1st Edition

Hydrofeminist Thinking With Oceans Political and Scholarly Possibilities

Edited By Tamara Shefer, Vivienne Bozalek, Nike Romano Copyright 2024
    250 Pages 66 B/W Illustrations
    by Routledge

    250 Pages 66 B/W Illustrations
    by Routledge

    Hydrofeminist Thinking with Oceans brings together authors who are thinking in, with and through the spaces of ocean/s and beaches in South African contexts to make alternative knowledges towards a justice-to-come and flourishing at a planetary level. Primary scholarly locations for this work include feminist new materialist and post-humanist thinking, and specifically locates itself within hydrofeminist thinking.

    Together with a foreword by Astrida Neimanis, the chapters in this book explore both land and water with oceans as powerfully political spaces, globally and locally entangled in the violences of settler colonialism, land dispossession, slavery, transnational labour exploitation, extractivism and omnicides. South Africa is a productive space to engage in such scholarship. While there is a growing body of literature that works within and across disciplines on the sea and bodies of water to think critically about the damages of centuries of colonisation and continued extractivist capitalism, there remains little work that explores this burgeoning thinking in global Southern, and more particularly South African contexts. South African histories of colonisation, slavery and more recently apartheid, which are saturated in the oceans, are only recently being explored through oceanic logics. This volume offers valuable Southern contributions and rich situated narratives to such hydrofeminist thinking. It also brings diverse and more marginal knowledges to bear on the project of generating imaginative alternatives to hegemonic colonial and patriarchal logics in the academy and elsewhere. While primarily located in a South African context, the volume speaks well to globalised concerns for justice and environmental challenges both in human societies and in relation to other species and planetary crises.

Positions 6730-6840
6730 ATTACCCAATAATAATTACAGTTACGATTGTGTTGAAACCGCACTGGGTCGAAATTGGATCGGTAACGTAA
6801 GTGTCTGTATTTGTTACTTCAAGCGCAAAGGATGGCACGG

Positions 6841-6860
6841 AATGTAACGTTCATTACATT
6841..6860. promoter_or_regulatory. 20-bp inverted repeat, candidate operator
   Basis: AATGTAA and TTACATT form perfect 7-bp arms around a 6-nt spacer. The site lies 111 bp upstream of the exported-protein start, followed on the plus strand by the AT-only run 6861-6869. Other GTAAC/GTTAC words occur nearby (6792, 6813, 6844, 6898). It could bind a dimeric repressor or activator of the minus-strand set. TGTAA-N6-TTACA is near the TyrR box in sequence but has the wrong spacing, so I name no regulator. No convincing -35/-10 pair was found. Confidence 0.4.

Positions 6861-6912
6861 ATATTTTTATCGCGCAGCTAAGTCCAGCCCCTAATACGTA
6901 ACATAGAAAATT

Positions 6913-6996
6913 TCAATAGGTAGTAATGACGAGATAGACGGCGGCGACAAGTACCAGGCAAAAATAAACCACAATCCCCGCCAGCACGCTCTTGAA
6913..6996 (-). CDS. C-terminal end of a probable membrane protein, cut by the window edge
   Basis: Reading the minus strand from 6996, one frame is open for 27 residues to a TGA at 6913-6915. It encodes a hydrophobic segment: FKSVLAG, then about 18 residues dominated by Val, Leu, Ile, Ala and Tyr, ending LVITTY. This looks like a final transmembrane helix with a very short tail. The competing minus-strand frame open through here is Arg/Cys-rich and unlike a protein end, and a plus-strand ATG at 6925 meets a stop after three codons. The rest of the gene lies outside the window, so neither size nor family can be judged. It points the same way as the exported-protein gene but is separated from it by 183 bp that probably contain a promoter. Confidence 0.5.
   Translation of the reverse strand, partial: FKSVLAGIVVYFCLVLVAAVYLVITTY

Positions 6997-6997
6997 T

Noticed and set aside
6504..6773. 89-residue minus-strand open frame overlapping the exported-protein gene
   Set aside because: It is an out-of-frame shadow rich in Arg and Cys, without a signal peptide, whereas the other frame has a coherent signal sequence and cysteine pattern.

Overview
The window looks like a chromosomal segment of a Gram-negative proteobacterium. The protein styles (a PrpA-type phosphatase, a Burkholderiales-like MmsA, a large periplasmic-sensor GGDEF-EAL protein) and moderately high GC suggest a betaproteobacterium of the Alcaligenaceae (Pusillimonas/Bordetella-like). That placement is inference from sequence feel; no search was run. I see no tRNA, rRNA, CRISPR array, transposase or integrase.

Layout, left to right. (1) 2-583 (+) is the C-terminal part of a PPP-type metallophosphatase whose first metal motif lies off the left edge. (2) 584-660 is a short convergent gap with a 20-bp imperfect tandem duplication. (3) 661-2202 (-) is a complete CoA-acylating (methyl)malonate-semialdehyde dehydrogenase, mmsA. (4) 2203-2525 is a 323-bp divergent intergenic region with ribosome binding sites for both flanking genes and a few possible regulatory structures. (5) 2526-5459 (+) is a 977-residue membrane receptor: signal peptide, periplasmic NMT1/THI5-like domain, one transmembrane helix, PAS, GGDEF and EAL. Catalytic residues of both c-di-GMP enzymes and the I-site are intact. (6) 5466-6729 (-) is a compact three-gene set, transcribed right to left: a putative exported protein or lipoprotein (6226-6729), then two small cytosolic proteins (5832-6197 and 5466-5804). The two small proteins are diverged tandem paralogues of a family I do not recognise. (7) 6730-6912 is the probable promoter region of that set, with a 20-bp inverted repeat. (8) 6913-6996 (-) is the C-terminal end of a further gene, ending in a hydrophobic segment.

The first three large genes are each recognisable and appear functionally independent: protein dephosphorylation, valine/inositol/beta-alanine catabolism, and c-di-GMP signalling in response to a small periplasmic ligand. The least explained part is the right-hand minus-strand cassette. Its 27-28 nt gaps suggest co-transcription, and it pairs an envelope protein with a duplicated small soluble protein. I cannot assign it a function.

The chapters, which will be of interest to scholars, activists and other civil society stakeholders, share inspiring, rich examples of diverse scholarship, activism and art in these contexts, extending international scholarship that thinks in/on/with ocean/s, littoral zones and bodies of water. The book offers ethico-political perspectives on the role of research in ocean governance, policy development and collective decision-making for ecological justice. This book is suitable for students and scholars of post-qualitative, feminist, new materialist, embodied, arts-based and hydrofeminist methods in education, environmental humanities and the social sciences.